The cetaceans of Aruba, southern Caribbean

Abstract:

Aruba is one of the most densely populated islands in the Caribbean. However, very little is known about its cetaceans. In 2010 and 2011, a total of 19721 km (1686 h) boat-based surveys over nearshore transects resulted in 117 positively-identified sightings comprising eight species. New records are also added for one of three previously-documented species. Five additional species were documented from strandings or reports by others. This brings the total number of cetacean species identified in Aruban waters to 16, of which nine are authenticated here for the first time. Atlantic spotted dolphin (Stenella frontalis (N 1⁄4 59) and bottlenose dolphin (Tursiops truncatus) (N 1⁄4 33) were the most frequently observed species, with sightings of both year-round, followed by spinner dolphin (S. longirostris) and false killer whale (Pseudorca crassidens). Additional species recorded are pantropical spotted dolphin (S. attenuata), striped dolphin (S. coeruleoalba), common dolphin (Delphinus capensis), rough-toothed dolphin (Steno bredanensis), short-finned pilot whale (Globicephala macrorhynchus), killer whale (Orcinus orca), Risso’s dolphin (Grampus griseus), humpback whale (Megaptera novaeangliae), Bryde’s/Eden’s whale (Balaenoptera brydei/edeni), sperm whale (Physeter macrocephalus) and an unidentified beaked whale (Mesoplodon sp.). All cetaceans were sighted within 22 km of the coast in relatively shallow waters. Sighting rate was low (0.69 cetacean sightings per 100 km). Sightings of calves and neonates indicate that Aruba may be a nursing or breeding area for some species. The presence of several species of cetaceans in Aruba’s coastal waters year-round indicates that status and threat assessments are needed to protect them.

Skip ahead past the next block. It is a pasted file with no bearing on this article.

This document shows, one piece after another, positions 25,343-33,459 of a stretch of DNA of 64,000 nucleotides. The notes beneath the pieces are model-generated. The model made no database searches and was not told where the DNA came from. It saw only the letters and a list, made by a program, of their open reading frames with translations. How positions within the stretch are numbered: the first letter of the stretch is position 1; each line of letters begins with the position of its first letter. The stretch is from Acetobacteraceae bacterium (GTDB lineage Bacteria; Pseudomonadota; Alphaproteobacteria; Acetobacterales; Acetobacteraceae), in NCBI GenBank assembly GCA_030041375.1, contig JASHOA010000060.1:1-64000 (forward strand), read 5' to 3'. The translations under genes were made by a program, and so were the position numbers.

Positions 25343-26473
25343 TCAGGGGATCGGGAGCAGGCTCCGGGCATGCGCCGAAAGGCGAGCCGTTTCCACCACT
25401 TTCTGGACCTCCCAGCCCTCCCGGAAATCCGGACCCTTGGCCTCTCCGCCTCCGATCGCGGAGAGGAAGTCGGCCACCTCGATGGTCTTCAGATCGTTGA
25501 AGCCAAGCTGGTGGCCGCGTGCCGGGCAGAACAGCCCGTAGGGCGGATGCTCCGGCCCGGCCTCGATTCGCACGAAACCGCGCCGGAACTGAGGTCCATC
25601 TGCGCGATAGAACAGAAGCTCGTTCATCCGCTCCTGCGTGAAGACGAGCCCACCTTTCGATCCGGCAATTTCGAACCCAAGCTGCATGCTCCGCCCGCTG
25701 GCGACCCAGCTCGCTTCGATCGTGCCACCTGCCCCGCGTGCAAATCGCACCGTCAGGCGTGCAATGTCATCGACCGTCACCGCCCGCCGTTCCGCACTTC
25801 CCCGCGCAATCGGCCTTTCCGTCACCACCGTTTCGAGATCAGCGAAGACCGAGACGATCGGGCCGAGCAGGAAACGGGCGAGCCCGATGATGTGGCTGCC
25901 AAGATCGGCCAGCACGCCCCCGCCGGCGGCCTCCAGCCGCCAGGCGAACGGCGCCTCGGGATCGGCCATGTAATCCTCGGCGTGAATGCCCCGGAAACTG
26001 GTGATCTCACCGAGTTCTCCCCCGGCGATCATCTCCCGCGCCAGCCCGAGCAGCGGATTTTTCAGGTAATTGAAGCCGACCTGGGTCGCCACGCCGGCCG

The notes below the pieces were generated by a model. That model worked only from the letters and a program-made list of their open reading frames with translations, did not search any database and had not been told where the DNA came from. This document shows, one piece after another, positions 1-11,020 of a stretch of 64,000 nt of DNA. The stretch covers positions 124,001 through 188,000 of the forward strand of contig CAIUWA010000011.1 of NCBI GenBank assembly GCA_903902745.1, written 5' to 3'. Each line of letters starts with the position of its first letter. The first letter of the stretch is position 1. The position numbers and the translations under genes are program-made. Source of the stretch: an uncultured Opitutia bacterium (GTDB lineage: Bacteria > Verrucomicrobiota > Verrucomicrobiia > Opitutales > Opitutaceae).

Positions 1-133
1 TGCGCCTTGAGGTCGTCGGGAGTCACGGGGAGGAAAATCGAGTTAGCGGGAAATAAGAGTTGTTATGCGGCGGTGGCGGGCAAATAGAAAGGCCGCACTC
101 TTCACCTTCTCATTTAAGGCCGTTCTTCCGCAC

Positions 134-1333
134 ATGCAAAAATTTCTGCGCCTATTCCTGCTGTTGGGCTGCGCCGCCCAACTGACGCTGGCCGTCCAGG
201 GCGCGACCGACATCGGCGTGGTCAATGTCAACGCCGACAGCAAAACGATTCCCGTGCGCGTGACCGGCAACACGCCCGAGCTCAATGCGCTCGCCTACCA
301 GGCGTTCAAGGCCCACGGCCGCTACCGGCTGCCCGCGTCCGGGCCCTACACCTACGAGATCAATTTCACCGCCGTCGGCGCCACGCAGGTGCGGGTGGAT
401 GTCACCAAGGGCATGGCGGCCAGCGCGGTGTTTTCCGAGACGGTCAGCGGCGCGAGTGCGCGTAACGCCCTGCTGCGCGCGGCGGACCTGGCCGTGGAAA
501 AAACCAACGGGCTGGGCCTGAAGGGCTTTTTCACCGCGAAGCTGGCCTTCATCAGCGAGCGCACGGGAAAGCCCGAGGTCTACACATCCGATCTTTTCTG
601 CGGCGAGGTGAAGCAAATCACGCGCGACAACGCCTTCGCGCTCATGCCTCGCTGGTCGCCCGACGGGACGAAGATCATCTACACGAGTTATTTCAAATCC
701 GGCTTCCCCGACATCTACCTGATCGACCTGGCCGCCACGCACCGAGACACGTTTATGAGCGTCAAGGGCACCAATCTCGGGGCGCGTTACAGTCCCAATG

Date
2013
Data type
Scientific article
Theme
Research and monitoring
Geographic location
Aruba

Biological Inventory of Saba

Abstract:

Saba is the smallest of the three Windward Islands in the Netherlands Antilles, with an area of 13 km2. Saba is the northernmost island within the Lesser Antilles' inner curve. The island is actually the top of a dormant volcano. Typical of the island are the steep cliffs, deep ravines running radially and sheer cliff coasts. The highest top is the Mt. Scenery, commonly called “The Mountain”. About 1200 people live on Saba in four villages all situated on the south- eastern half of the island. The northwestern half is not inhabited. Only a small part of the land area is used for agriculture or cattle breeding. In the south there is a stone crusher facility.